NEW YORK (Web Desk) – A federal judge has ruled that the US Department of Justice does not have legal authority to force Apple Inc. to develop a program to circumvent security features on an iPhone belonging to San Bernardino
NEW YORK (Web Desk) – A federal judge has ruled that the US Department of Justice does not have legal authority to force Apple Inc. to develop a program to circumvent security features on an iPhone belonging to San Bernardino shooter Syed Farook.
US Magistrate Judge James Orenstein issued the ruling in a New York court on Monday, saying the government’s order places an “unreasonable burden” on the iPhone maker, the United Press International reported.
Monday’s ruling is the latest step in a privacy case that has sharply divided the parties involved as well as US citizens for weeks.
FBI investigators have been trying to get into Farook’s phone, believing there may be valuable data inside that would help shed light on the San Bernardino plot and possibly finger others involved. Rigorous security on the phone, though, has kept agents from discovering potential new clues.
Justice officials have tried to force Apple into creating a one-off software program that would allow investigators limitless attempts to crack the phone’s password. As it stands now, agents have a very limited number of attempts to get in before the phone would sense a security threat and erase the entire device – including any clues that may be contained within.
Apple has so far resisted a court order mandating the software, due to privacy concerns. Monday’s court victory handed the tech company firmer legal footing in the fight.
“How best to balance those interests is a matter of critical importance to our society, and the need for an answer becomes more pressing daily, as the tide of technological advance flows ever farther past the boundaries of what seemed possible even a few decades ago,” Orenstein wrote in the ruling.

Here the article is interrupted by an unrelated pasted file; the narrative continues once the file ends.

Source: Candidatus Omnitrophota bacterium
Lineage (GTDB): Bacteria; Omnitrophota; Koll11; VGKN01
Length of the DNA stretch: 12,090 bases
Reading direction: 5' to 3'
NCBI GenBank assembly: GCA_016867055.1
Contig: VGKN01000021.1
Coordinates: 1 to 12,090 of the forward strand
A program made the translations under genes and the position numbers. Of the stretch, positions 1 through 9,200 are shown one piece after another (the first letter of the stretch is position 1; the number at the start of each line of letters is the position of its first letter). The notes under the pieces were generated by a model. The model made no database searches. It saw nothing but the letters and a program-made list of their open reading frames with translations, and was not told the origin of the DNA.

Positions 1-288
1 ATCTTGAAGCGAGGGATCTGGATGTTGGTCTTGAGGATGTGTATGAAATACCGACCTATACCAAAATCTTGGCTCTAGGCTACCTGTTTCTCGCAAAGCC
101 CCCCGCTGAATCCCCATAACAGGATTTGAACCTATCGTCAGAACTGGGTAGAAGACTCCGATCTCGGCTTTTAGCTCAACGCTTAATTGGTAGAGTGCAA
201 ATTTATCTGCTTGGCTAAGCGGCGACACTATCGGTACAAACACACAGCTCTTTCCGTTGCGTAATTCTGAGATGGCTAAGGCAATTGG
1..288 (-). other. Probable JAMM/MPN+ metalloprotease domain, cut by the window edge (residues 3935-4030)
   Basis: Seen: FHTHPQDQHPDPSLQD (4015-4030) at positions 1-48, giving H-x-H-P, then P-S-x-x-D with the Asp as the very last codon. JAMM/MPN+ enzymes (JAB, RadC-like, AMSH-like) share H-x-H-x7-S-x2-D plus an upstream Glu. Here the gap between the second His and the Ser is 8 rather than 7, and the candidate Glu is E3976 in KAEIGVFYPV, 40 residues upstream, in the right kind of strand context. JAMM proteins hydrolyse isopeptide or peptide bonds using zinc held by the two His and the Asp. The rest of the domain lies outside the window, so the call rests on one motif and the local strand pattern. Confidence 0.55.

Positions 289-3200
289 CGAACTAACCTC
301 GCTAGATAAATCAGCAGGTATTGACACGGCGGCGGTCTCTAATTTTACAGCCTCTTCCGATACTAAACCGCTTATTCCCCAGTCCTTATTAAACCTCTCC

“But that debate must happen today, and it must take place among legislators who are equipped to consider the technological and cultural realities of a world their predecessors could not begin to conceive.”
“It’s directly on point,” a senior Apple executive said of Monday’s ruling. “This is the first time a court has looked specifically at the issue.”
The government and Apple are already squaring off in a Southern California court over the issue and some believe the case will eventually go all the way to the US Supreme Court.
Justice officials expressed disappointment in Monday’s ruling, although they said they would appeal in district court to overrule the magistrate judge.
“Apple expressly agreed to assist the government in accessing the data on this iPhone – as it had many times before in similar circumstances – and only changed course when the government’s application for assistance was made public by the court,” a Justice Department spokesman said.
“This phone may contain evidence that will assist us in an active criminal investigation and we will continue to use the judicial system in our attempt to obtain it.”